Justice Breyer: Not Inappropriate for Politics to Affect Retirement Decision

Justice Stephen Breyer said he’s struggling to decide when to retire from the Supreme Court, telling The New York Times he doesn’t want his replacement to reverse everything he’s done for the last 25 years.

“That will inevitably be in the psychology [of my decision],” he told the news outlet. “I don’t think I’m going to stay there till I die — hope not.”

Breyer, 83, is the court’s oldest member and the senior member of its three-member liberal wing. He has been pressured by progressives to step down so President Joe Biden can replace him with a younger liberal judge.

“There are a lot of blurred things there, and there are many considerations,” he told the Times about his thinking process. “They form a whole. I’ll make a decision.”

He then added: “I don’t like making decisions about myself.”

Breyer was asked about a remark made by late Chief Justice William Rehnquist on whether it was “inappropriate for a justice to take into account the party or politics of the sitting president when deciding whether to step down from the court.”

“No, it’s not inappropriate,” Rehnquist said. “Deciding when to step down from the court is not a judicial act.”

“That’s true,” Breyer said.

In promoting his new book “The Authority of the Court and the Peril of Politics,” Breyer said the court’s authority has been undermined by people who label justices as conservative or liberal.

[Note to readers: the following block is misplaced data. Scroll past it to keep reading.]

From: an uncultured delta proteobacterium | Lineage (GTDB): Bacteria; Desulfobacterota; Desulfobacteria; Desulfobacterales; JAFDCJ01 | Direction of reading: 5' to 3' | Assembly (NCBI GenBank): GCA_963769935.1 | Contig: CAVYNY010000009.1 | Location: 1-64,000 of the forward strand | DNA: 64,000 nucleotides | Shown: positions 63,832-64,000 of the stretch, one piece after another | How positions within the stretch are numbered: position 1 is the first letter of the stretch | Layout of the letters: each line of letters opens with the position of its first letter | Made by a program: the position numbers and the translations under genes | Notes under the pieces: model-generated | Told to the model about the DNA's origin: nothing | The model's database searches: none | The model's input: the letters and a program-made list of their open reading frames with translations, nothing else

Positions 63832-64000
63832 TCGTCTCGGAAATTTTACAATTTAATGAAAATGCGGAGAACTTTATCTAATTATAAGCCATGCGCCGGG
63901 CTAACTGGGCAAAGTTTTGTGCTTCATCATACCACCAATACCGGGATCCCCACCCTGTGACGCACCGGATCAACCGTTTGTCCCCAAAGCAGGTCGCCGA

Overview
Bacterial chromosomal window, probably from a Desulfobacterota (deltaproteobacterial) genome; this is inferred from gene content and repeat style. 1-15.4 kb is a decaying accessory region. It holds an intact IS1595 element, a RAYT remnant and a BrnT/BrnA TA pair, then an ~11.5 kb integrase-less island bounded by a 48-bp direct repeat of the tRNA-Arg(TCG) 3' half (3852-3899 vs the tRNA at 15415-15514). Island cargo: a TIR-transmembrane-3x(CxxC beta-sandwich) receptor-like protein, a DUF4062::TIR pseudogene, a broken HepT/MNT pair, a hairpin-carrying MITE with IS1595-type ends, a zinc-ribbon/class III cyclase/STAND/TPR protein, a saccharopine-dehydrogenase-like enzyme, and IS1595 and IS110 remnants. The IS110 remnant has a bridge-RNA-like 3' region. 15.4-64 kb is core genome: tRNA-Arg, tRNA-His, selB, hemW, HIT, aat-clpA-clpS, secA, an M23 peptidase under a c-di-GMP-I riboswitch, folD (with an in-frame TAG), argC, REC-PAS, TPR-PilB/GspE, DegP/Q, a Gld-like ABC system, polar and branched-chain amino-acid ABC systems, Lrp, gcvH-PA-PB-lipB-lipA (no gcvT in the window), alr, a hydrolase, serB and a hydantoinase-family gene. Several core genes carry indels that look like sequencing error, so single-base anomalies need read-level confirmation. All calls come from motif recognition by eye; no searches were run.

He said the justices acted in good faith even though politicians have magnified partisan differences.

“Didn’t one of the most conservative — quote — members join with the others in the gay rights case?” Breyer asked the Times, referring to Justice Neil Gorsuch’s majority opinion last year ruling that a landmark civil rights law protects gay and transgender workers from workplace discrimination.

In his book, Breyer wrote about the political issue this way: “My experience from more than 30 years as a judge has shown me that anyone taking the judicial oath takes it very much to heart. A judge’s loyalty is to the rule of law, not the political party that helped to secure his or her appointment.”

Breyer was also asked about Biden’s commission to study possible changes to the structure of the court, including enlarging it and imposing term limits on the justices.

“Think twice, at least,” Breyer said of the proposal. “If A can do it, B can do it. And what are you going to have when you have A and B doing it?”

As for term limits, he said: “It would have to be a long term, because you don’t want the person there thinking of his next job.”

Breyer also said the court should decide fewer emergency applications on its “shadow docket,” in which the justices often issue rulings based on thin briefings and no oral arguments, the Times said.

“I can’t say never decide a shadow-docket thing,” he told the Times. “Not never. But be careful. And I’ve said that in print. I’ll probably say it more.”

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